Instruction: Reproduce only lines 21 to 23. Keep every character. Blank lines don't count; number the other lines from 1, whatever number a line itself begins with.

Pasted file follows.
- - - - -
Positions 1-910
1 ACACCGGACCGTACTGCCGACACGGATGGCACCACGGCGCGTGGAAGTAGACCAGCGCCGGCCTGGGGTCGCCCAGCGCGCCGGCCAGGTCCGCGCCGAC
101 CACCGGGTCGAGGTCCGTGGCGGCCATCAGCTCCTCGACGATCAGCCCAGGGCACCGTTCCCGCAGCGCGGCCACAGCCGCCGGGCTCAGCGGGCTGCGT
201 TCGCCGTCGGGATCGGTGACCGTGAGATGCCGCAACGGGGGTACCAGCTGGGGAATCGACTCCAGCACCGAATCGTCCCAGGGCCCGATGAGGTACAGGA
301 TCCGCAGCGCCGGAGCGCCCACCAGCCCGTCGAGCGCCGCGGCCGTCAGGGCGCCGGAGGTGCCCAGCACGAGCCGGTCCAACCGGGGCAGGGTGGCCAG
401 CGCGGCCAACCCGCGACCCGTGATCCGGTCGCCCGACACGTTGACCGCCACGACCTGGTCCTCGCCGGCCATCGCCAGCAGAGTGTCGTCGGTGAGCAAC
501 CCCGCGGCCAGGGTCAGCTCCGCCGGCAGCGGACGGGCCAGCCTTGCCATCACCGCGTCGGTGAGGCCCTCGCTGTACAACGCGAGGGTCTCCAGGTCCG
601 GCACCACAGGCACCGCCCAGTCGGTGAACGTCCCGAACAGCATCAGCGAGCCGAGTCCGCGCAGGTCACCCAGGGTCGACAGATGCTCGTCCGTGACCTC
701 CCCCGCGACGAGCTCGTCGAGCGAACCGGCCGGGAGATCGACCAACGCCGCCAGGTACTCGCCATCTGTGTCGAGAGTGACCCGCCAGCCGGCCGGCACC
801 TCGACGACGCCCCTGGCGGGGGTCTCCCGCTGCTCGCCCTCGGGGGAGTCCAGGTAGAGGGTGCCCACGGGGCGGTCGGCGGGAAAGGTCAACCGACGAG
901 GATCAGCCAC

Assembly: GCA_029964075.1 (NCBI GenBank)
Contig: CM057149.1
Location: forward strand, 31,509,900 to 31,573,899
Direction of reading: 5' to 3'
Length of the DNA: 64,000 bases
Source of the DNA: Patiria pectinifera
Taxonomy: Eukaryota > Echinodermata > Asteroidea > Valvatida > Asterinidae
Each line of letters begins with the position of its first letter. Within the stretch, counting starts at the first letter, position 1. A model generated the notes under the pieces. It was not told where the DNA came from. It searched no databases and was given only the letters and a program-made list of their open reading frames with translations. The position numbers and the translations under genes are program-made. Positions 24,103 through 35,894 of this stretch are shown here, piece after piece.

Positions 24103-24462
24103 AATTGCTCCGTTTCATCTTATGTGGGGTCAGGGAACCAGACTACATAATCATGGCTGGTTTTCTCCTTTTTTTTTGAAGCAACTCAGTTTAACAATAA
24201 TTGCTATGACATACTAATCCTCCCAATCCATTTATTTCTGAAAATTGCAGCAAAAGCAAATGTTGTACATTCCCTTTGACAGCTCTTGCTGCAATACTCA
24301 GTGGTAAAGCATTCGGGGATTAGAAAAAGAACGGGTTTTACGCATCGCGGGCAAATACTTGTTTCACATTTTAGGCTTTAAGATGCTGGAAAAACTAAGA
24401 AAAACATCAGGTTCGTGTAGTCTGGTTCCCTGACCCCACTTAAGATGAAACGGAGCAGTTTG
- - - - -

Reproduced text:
24103 AATTGCTCCGTTTCATCTTATGTGGGGTCAGGGAACCAGACTACATAATCATGGCTGGTTTTCTCCTTTTTTTTTGAAGCAACTCAGTTTAACAATAA
24201 TTGCTATGACATACTAATCCTCCCAATCCATTTATTTCTGAAAATTGCAGCAAAAGCAAATGTTGTACATTCCCTTTGACAGCTCTTGCTGCAATACTCA
24301 GTGGTAAAGCATTCGGGGATTAGAAAAAGAACGGGTTTTACGCATCGCGGGCAAATACTTGTTTCACATTTTAGGCTTTAAGATGCTGGAAAAACTAAGA